THE Oil Deregulation Law has brought many players in the petroleum business in the country. The “big three” has so many competitors. The law must have brought down the oil price due to competition. But what is happening?

I remembered during the Ramos administration that we went to the streets protesting for the privatization of the oil industry. There was an approved oil price hike amounting to almost P5 in one week. We shouted at the administration to deregulate the oil industry.

We wanted it deregulated so that private oil companies could come in to destroy the oil monopoly in the country. Our cries and woes had been heard and the Oil Deregulation Law was passed.

After a month or so, small players were introduced, only to find out that these were pawns of the big three monsters. The government had no regulation over the companies but it still gets a lot of taxes from the oil products.

The oil industry flourished as “small petroleum businesses” joined forces with the three monsters and produced a monopoly. They did not only earn in the sale of the products but they also got a lot from a private franchise.

The oil industry is a very lucrative business in this part of the world.

A few days ago, I came across a promo of a car company saying that one can get the car with a P15,000 down payment and it’s “all-in.”

The monthly amortization would just play between P15,000 to P25,000 a month, depending on the plan that one would take.

In fact, there was one who told me that one could start paying the monthly dues only after a month or two after the down payment.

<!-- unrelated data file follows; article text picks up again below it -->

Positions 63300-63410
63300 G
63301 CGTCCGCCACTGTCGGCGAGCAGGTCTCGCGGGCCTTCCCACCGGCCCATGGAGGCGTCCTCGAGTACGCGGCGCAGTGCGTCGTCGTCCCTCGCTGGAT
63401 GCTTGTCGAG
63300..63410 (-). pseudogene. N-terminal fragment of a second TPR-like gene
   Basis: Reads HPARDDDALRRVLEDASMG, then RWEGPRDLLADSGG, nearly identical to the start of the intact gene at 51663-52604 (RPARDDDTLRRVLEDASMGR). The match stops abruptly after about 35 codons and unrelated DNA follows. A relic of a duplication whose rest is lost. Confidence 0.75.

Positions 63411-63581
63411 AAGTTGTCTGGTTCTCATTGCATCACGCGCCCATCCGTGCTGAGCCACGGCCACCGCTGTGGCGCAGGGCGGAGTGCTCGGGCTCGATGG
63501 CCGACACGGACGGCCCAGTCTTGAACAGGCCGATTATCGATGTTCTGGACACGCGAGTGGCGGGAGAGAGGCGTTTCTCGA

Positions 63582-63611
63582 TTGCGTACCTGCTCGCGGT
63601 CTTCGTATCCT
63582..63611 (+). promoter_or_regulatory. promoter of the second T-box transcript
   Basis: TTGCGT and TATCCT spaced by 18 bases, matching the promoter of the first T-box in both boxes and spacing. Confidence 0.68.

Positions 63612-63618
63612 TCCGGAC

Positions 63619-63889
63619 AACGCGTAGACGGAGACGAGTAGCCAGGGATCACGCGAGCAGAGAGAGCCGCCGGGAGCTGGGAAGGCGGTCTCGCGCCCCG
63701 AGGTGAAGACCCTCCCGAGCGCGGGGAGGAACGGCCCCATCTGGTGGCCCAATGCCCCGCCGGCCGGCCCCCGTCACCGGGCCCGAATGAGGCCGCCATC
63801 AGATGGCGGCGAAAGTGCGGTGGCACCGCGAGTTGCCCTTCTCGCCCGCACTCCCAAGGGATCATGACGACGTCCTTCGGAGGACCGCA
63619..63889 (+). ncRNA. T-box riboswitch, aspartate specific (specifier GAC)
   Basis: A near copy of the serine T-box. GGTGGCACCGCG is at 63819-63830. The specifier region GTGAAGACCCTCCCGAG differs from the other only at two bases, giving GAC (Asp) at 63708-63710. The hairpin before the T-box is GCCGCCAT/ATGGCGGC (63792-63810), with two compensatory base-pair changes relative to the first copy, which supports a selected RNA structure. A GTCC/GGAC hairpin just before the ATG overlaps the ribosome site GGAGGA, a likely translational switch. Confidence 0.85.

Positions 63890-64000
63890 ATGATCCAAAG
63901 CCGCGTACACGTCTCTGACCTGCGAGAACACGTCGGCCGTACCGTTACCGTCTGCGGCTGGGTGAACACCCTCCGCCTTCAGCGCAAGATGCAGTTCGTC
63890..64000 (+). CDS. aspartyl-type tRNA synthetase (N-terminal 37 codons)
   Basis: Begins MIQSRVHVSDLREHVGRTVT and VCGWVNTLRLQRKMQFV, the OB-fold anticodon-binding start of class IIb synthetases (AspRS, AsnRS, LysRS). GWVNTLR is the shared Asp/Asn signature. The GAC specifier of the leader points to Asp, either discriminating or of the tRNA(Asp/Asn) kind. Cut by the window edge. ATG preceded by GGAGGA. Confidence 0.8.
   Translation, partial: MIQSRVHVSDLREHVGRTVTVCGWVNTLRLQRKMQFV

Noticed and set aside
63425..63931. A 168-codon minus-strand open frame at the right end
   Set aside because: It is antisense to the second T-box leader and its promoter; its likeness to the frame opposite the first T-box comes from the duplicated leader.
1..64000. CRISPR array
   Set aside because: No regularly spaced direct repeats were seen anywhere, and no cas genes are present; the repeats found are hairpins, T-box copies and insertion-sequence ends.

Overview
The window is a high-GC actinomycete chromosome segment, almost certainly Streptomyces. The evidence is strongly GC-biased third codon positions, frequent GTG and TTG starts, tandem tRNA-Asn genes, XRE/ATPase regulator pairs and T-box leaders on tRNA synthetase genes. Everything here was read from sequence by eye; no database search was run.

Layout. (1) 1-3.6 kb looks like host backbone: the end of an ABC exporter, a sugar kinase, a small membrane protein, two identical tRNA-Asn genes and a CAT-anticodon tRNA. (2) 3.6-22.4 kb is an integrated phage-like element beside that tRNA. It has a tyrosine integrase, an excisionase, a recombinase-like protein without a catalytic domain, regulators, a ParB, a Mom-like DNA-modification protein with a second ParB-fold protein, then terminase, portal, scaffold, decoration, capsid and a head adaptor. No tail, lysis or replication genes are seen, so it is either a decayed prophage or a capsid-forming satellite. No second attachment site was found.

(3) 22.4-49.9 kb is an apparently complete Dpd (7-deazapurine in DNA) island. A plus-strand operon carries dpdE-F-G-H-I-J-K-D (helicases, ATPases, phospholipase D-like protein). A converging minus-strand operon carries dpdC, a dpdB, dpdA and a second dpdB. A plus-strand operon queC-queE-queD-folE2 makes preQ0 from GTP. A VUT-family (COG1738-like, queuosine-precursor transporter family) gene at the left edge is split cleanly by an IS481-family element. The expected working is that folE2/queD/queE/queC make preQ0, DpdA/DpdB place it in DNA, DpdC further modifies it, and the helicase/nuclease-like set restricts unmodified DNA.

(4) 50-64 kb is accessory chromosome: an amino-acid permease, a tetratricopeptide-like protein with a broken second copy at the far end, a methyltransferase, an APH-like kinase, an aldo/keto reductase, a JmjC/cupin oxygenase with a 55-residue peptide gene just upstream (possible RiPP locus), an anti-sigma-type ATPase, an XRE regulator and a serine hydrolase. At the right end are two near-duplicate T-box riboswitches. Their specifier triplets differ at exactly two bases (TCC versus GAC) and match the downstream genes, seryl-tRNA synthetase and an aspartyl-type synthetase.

Why do we have these promos on cars all around us? It seems that we are being trapped and told that they are offering us a fair deal.

However, looking at the scenario. In the Philippines, cars become a status symbol. It would improve one’s image once he owns a car, especially the high-end ones. Cars or “wheels” would change one’s view of the person.

Today, when a person is on foot, he is considered to be just a mere second class citizen but when one is on a car, he is a first-class citizen and respected one.

This has been our culture. It brings us back to the primitive times where when one owns a horse, he is a haciendero or a planter but when one owns a carabao, he is a farmer; and when one is on foot, he is a slave. This is brought to the contemporary period.

So, going back to the issue at hand, oil price hike and excise tax are two realities by which the Filipino might once again go back to the time where he will be viewed as a slave for he will be back on foot.

The sky-high price of fuel cannot match the low priced vehicles.

One could spend around P10,000 to P12,000 for fuel alone plus the other needs of the car, you may spend a total of P20,000 a month (exclusive of the rising price of registration, invisible plates, and stickers and the expensive renewal of the license).

One could no longer afford to ride a car anymore. What’s the use of buying one then?

What I fear in the near future is that oil prices might reach its peak, like P70/liter. What a pity. Most of us will have cars in our garage as models and no longer mobile due to the high cost of fuel.

Expect for another round of oil price hike in the next two weeks.